Further companies need to ask themselves some questions: (Bolton, n.d.)

 

  • What is the impact of the Internet on our products and our role in the value chain?
  • Will there be significant demand near term for our products and services to be delivered online? (now and 3-5 years out)
  • How well is our company positioned to deliver our products and services over the Internet?
  • What is the impact of moving some (or all) of our delivery systems online?
  • Market impact?
  • Organizational impact?
  • Revenue and cost?
  • How will e-commerce change a company’s customer priorities?
  • How can a company construct a business design to meet these new customer priorities?
  • What technology investments must a company make to survive, let alone thrive?

 

 

 

A Deloitte Research study envisions a new age of price wars, the disappearance of money, a solution to the language barrier and a queue system for the world wide wait.

 

By 2002, according to The New Economics of Transactions Internet revenues will top $1.1 trillion, more than 70 percent of large companies will adopt the Web as a sales medium, and, time and distance will cease to be a barrier between buyer and seller.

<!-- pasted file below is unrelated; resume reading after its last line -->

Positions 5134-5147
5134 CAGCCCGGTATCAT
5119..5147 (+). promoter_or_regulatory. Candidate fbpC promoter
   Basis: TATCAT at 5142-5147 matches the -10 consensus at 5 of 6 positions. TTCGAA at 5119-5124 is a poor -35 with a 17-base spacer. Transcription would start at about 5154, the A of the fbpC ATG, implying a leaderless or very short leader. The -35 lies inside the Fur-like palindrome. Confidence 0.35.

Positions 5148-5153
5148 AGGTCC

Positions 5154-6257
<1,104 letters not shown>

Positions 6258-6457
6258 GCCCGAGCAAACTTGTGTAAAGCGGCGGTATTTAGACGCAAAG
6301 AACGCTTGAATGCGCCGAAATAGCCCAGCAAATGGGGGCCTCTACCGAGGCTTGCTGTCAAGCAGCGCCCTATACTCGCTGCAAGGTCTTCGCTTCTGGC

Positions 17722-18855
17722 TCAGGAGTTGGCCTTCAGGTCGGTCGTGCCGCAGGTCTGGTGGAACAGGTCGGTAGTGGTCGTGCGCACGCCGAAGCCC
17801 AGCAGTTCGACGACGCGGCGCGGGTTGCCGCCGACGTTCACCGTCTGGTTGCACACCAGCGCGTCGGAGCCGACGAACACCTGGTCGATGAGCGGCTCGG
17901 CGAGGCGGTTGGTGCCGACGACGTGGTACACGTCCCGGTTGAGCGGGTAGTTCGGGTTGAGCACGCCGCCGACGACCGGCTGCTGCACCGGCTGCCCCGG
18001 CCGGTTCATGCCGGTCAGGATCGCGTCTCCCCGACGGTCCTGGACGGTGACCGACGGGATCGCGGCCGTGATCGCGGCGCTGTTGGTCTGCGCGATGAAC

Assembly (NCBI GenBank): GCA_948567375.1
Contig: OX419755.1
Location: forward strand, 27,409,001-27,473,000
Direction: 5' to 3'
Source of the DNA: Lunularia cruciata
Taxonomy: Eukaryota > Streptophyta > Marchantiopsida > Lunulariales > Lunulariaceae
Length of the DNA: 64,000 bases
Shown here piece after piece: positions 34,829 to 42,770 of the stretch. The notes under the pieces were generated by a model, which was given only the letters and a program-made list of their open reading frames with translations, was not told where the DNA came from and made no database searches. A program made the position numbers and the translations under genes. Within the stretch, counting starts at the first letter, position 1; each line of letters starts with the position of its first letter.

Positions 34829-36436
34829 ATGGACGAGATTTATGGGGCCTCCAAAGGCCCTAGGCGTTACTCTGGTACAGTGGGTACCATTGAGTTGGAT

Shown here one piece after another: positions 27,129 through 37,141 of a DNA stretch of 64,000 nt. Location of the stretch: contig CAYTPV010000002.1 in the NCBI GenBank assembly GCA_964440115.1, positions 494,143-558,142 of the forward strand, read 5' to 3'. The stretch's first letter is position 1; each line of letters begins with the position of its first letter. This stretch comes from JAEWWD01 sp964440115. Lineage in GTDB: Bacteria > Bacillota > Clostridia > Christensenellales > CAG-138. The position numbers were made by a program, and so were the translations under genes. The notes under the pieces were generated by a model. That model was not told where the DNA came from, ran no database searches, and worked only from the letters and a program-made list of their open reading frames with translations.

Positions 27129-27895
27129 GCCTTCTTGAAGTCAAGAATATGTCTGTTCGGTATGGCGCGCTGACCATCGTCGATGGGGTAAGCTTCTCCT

IMG_6335cr

Source: Cunningham and FrÖschl (1999:176)

Figur 2.1 Use of E-Commerce by US businesses, 2000-2010 (INPUT)

 

Concerning the expected growth in Business-to-Consumer and Business-to-Business the figur below shows that.

 

IMG_6336cr

Source: Cunningham and Fröschl (1999:138)

Figur 2.2 Worldwide value of products bought electronically (INPUT)

 

Concerning Agents a lot will happen in the future. Both for the supply side as well as for the demand side.

 

To aid consumers, «shop-bots», software agents currently used to search the Web
and find the lowest-priced products will evolve into cyber negotiators that will
actually haggle with other agents to get the best deal. In addition to price, these «smart-bots»
will have the intelligence to evaluate several factors,
such as warranty, delivery time and return policy—as well as the power to complete transactions automatically.
According to the study, such capabilities will cause companies to radically alter their marketing blueprints